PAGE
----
“I will say, having that big of an audience definitely teaches you to be much more conscientious with your world-building. Because it’s one thing to create a story and a world for your eight friends who are sometimes having a beer or two and won’t notice your mistakes and won’t notice your plot holes, it’s another when you have hundreds of thousands of people on Reddit and social media who are every week picking apart the minutiae of your storyline.”
One of Critical Role’s biggest draws is how much it feels like watching a Netflix or television series. The talented party’s impressive vocal talents mean that, even without much in the way of visual flair, watching or listening to an episode gets you immediately invested in the story and its characters. There’s a similarly passionate following, too, with fans drawing artwork based on the heroes, discussing story beats and binge-watching older episodes while waiting for the next chapter.
“It’s perpetually surreal,” Mercer says of the fandom. “It never stops and only continues to get more and more and more so. It’s hard not to fall into a trap of continuous imposter syndrome, ‘cause it doesn’t feel like we deserve this attention. It’s a phenomenon that even we don’t understand and we’re humbled by it, but we’re excited by it, too. Because it’s one thing to have a thing that people like, it’s another to have a community that’s so gracious and so happy to engage with each other and us. It’s special, it’s special. That’s the only way I can say it. I don’t know what it is, but I like it!”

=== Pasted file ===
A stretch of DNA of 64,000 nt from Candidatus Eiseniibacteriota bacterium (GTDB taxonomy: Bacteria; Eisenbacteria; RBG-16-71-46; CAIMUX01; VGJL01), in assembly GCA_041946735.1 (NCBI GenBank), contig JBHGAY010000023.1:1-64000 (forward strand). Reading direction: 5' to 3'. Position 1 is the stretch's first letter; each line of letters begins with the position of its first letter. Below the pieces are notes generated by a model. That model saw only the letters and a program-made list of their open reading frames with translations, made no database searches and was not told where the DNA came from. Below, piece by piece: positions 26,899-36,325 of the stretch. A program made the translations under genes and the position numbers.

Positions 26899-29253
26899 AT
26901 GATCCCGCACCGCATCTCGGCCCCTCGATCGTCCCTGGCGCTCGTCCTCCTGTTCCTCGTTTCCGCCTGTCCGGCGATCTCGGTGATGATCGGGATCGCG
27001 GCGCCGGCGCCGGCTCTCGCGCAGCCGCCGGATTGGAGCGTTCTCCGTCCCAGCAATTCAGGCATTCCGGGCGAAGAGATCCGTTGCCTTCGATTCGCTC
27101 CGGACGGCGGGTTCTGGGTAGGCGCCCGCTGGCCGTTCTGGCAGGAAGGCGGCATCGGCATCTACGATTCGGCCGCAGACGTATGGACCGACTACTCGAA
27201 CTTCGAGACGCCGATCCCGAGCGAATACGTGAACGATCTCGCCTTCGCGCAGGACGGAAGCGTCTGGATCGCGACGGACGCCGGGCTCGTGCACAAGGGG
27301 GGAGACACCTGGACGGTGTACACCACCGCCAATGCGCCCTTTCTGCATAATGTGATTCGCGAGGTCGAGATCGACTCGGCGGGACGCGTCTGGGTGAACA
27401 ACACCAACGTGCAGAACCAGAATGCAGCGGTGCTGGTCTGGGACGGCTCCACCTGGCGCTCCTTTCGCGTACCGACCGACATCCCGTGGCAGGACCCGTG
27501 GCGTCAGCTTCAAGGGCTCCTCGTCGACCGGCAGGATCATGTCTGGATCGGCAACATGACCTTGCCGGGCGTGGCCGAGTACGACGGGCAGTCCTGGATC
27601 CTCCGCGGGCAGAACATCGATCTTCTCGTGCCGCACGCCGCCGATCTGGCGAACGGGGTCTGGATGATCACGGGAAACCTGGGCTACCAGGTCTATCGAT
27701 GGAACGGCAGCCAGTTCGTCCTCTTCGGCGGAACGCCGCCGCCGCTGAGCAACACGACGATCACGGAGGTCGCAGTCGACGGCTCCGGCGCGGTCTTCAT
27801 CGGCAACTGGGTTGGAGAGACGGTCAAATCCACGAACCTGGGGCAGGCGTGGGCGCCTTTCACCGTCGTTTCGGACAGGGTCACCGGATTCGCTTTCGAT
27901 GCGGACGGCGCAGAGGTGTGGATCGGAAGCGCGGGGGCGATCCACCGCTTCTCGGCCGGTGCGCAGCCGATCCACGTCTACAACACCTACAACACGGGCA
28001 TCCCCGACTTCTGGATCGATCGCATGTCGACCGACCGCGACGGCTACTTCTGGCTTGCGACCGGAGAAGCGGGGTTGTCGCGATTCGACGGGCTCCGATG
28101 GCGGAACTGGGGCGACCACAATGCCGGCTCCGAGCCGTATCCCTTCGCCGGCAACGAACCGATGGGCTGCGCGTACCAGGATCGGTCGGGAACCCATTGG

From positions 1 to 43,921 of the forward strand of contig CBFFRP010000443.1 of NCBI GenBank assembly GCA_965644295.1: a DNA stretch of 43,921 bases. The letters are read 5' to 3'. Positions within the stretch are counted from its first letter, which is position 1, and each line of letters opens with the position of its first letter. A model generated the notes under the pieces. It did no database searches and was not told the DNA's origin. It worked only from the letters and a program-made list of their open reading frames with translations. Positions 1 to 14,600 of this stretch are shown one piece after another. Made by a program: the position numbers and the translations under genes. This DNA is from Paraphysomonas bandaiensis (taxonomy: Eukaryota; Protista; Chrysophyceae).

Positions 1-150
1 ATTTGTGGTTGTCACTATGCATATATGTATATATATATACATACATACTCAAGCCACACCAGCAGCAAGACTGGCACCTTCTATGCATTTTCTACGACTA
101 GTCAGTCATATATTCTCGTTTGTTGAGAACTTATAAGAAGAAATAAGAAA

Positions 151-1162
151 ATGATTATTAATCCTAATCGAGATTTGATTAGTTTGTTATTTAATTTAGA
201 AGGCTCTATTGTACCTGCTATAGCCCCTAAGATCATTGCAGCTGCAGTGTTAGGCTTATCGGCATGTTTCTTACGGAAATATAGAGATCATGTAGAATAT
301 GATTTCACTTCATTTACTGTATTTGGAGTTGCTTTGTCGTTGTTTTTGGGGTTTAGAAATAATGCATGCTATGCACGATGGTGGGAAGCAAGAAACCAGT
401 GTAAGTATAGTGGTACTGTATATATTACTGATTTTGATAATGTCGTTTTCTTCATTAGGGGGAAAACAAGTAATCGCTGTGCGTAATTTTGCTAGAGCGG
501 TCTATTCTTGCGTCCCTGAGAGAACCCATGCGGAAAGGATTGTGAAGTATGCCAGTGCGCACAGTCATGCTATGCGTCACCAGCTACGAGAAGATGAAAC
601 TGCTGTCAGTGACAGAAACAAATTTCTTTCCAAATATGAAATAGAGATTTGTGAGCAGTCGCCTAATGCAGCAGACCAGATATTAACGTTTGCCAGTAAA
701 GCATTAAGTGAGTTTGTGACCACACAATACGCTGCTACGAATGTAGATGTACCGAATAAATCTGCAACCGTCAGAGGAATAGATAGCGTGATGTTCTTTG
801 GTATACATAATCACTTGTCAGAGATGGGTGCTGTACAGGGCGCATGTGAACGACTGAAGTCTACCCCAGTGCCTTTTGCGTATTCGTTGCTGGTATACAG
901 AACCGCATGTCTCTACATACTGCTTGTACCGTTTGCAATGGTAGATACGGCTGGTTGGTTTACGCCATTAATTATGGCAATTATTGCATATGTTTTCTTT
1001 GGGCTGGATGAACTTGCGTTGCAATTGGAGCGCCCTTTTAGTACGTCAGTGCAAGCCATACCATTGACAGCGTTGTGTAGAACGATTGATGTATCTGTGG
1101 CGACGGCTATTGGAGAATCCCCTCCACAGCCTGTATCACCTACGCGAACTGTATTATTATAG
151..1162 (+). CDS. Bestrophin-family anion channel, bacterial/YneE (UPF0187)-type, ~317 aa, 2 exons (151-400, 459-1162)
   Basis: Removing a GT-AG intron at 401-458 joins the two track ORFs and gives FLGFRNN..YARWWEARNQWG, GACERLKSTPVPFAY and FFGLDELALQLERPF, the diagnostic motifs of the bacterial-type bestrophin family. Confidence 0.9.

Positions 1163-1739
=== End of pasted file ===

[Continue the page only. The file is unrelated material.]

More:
The show’s likeable players and engaging story have even seen it break out of the roleplaying niche and attract a wave of fans who have never touched a pen-and-paper RPG, some of whom go on to try out D&D after watching.
“Part of the reason we even started Critical Role was the inevitably difficult conversation in a party or a co-worker scenario where someone asks, ‘What, wait, what is Dungeons & Dragons?’” Mercer enthuses. “And that horrible moment where you’re like, ‘Well, you know, it’s– You make a character and then it’s like a fantasy, but you can be like a spellcaster, or you could be like a fighter, and it’s like there’s a lot of you, and there’s a person who’s a– Y’know? Nevermind.’ I’ve had that scenario happen so much in my life that I wanted to put something on video that could be something to show people very quickly and be like, ‘Oh, it’s just friends around a table telling a story, I could do that.’